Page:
Inflation 2023 and Beyond: Projections and Insights
Interest rates and inflation have been on most market participants’ minds for nearly two years now. Inflation 2023, in the words of Fed’s Chairman Powell, was expected to be transitory.
It turned out it was not.
With interest rates at a record 20-year high and inflation finally subsiding and below the levels of short-term rates, the talk has shifted to the potential for a return of inflation in the future.
Historical perspective on inflation
Before answering this question, we need to go back to history. Monetary policy, the way most central banks currently conduct it, is relatively new. Before 1970, central bank policies were highly inflexible, with most countries adhering to the gold standard.
That does not mean that before 1970 there was no inflation – even though the price of gold was fixed, there were periods of inflation but also periods of deflation. Those periods of deflation turned out to be highly destructive.
In the late 1960s, most advanced economies agreed to abandon the gold standard and start the present fiat money monetary policy – most major currencies are not backed by gold (or any other physical asset like silver).
Milton Friedman’s Significant Contributions
It’s important to acknowledge that Professor Milton Friedman was awarded the Nobel Prize in Economics in 1976 for his significant contributions to modern monetary theory. His work is widely accepted on the subject and was effectively applied by Chairman Bernanke during the handling of the Global Financial Crisis in 2008-2009.
While we encourage our readers to explore the work of Prof Friedman on their own, the essence of his theory is that expected inflation is the excess of money supply relative to GDP.
Here is how we would describe it:
Money Supply = Money in Circulation X Annual Velocity of Money
Expected Inflation = (Money Supply – Nominal Annual GDP)/Nominal Annual GDP
Revisiting the predictions for inflation 2023
In November 2022, we explored this subject in our article titled US inflation at 1.3% in 2023? Is the Fed wrong again? Let’s reevaluate those predictions with updated data as of March 2023:
Table 1: Change in CPI for the period 2002-2023, GDP and M2 supply
|Year||Total M2 Supply||GDP||MS as % GDP||Predicted Inflation||CPI Change|
*Non-annualized as of the end of March 2023
Again, let’s be sure that you read this table correctly – in 2002, the total M2 money supply was 11123 Bln USD while GDP was 10936 Bln USD. So, that year’s total M2 Supply was 101,7% of the GDP.
Therefore in 2023, the model would have predicted inflation of 1,7% while the actual inflation, as measured by the CPI change, was 2,27%.
The numbers for 2022 differ slightly from our article from November 2022, as the GDP estimate for the year was adjusted down. With the final 2022 numbers that were unknown at the time, the model would have predicted 1,7% annual inflation – a bit higher than our original estimate of 1,3% but not that much higher.
Let’s now use the same model, but instead of annual numbers, use quarterly numbers.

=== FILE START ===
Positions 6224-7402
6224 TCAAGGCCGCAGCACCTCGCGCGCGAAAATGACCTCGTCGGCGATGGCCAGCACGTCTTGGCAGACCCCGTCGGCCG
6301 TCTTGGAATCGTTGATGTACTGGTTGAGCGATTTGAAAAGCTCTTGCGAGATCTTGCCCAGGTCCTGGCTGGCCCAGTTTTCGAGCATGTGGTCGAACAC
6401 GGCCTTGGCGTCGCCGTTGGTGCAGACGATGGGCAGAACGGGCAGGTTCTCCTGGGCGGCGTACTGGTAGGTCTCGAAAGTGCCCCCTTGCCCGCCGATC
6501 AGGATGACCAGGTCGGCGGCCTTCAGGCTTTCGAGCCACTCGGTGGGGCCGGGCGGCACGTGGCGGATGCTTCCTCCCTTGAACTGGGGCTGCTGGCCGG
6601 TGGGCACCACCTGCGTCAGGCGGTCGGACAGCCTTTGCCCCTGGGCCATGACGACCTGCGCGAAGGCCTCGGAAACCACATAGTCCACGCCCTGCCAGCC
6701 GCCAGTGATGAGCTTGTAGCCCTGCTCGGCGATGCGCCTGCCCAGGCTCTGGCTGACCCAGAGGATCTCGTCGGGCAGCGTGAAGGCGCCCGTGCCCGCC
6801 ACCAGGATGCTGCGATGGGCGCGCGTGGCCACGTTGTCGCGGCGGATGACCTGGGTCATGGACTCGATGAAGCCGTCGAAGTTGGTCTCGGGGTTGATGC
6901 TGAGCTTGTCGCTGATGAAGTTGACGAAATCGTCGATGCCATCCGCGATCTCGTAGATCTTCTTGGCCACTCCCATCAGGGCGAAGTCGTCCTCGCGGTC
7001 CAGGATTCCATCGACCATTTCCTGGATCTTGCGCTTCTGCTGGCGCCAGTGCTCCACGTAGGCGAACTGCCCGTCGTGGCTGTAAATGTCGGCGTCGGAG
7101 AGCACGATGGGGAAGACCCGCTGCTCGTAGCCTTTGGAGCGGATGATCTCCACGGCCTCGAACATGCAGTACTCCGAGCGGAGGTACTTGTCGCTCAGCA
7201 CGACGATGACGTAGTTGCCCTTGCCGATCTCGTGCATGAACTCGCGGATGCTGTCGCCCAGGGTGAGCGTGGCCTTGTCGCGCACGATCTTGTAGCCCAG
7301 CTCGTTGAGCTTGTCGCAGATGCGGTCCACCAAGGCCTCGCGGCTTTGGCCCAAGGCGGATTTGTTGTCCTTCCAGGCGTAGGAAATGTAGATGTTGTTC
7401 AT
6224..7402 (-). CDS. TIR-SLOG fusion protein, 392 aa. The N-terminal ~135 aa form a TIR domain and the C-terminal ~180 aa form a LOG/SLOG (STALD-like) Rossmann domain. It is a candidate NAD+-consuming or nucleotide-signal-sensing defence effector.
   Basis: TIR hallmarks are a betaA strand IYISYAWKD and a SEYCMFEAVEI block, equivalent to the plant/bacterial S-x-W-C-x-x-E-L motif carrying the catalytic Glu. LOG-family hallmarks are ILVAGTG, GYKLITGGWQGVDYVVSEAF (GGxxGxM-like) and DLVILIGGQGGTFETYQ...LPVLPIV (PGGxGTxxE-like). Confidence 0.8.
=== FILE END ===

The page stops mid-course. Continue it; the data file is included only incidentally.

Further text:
Table 2: Change in CPI for the period 2017-2023
|Year||Quarter||Predicted Inflation||Change in PPI-All Commodities||Change in CPI|
*The prices above are actual changes for the period, not annualized changes.
Predictions and actual inflation in 2023
Predictions and actual inflation 2023 are presented in the table above, utilizing data from 2017. Notably, the numbers from 2017 to 2019 encompass the entire decade from 2010 to 2020. On a quarterly basis, CPI changes averaged around 0.25%-0.50%, resulting in an annual inflation range of 1-2%. While PPI-All Commodities exhibited higher volatility, predicted inflation aligned closely with actual CPI inflation.
Examining the table, it becomes apparent where inflation is coming from. In 2021, the Fed made a mistake by implementing a fixed amount of Quantitative Easing of 100 BLN USD per month. In hindsight, this fixed approach should have been adjusted based on changes in the velocity of money and the actual GDP growth rate.
Since the middle of 2022, the Fed’s monetary policy has taken an opposite direction, adopting a notably deflationary stance. Though this restrictive policy hasn’t yet translated into deflation as measured by the CPI, it has led to lower PPI-All Commodity Index readings. With sufficient time, we expect CPI changes to more closely align with the predicted inflation readings.
The future outlook for inflation 2023
In conclusion, considering the future outlook for inflation 2023, it is evident that the US has experienced inflation due to a combination of factors. Chief among them was the too-loose monetary policy of the Fed in 2021.
Additionally, exogenous adverse shocks, like COVID-19 and the war in Ukraine, significantly impacted the prices of goods and services, both directly and indirectly.
At present, the current monetary policy of the Fed remains highly restrictive, bordering on a deflationary approach, leading to a probable scenario of CPI annual changes returning to the targeted level of 2% per annum.
In our opinion, the possibility of periods of elevated inflation above 2% in the future would only materialize with another exogenous shock to the US economy – a situation comparable to a war in Taiwan. Nonetheless, we consider this theoretical possibility to be improbable.